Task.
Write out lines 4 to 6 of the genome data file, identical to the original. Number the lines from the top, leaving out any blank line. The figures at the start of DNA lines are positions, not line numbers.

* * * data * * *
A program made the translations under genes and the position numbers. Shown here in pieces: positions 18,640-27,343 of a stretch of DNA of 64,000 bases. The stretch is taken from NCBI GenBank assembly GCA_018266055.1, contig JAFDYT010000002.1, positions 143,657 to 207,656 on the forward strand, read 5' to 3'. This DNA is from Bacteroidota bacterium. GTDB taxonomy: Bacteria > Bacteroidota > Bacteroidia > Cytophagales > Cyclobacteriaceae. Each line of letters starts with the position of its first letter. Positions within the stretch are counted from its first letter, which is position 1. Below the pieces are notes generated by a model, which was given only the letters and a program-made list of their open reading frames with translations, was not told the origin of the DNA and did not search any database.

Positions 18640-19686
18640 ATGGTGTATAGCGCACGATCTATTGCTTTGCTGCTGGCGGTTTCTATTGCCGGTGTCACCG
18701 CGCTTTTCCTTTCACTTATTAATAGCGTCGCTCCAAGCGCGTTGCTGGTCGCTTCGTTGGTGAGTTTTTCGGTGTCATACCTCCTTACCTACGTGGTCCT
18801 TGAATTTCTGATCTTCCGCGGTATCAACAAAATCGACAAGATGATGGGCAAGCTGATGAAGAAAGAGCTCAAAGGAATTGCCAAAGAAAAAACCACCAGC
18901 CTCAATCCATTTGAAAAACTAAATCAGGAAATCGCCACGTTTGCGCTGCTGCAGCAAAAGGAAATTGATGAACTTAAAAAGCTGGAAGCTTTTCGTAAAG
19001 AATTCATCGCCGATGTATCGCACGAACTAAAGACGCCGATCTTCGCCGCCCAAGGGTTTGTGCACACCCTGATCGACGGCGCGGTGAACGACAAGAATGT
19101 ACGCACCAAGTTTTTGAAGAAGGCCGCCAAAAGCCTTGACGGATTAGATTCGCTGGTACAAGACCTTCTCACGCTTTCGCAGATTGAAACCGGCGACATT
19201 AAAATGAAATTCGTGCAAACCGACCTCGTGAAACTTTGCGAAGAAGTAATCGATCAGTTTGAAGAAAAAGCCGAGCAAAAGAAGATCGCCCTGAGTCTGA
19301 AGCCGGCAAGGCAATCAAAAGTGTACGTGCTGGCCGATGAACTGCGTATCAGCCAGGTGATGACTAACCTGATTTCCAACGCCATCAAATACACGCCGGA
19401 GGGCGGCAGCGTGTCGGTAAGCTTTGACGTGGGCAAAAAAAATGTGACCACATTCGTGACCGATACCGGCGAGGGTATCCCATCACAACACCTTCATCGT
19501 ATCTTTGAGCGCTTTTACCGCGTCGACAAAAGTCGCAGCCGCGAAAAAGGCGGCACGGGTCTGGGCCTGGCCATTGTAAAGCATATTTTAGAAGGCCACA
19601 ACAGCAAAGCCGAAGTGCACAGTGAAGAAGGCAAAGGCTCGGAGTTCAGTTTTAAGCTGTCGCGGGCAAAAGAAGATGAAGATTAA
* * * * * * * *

18701 CGCTTTTCCTTTCACTTATTAATAGCGTCGCTCCAAGCGCGTTGCTGGTCGCTTCGTTGGTGAGTTTTTCGGTGTCATACCTCCTTACCTACGTGGTCCT
18801 TGAATTTCTGATCTTCCGCGGTATCAACAAAATCGACAAGATGATGGGCAAGCTGATGAAGAAAGAGCTCAAAGGAATTGCCAAAGAAAAAACCACCAGC
18901 CTCAATCCATTTGAAAAACTAAATCAGGAAATCGCCACGTTTGCGCTGCTGCAGCAAAAGGAAATTGATGAACTTAAAAAGCTGGAAGCTTTTCGTAAAG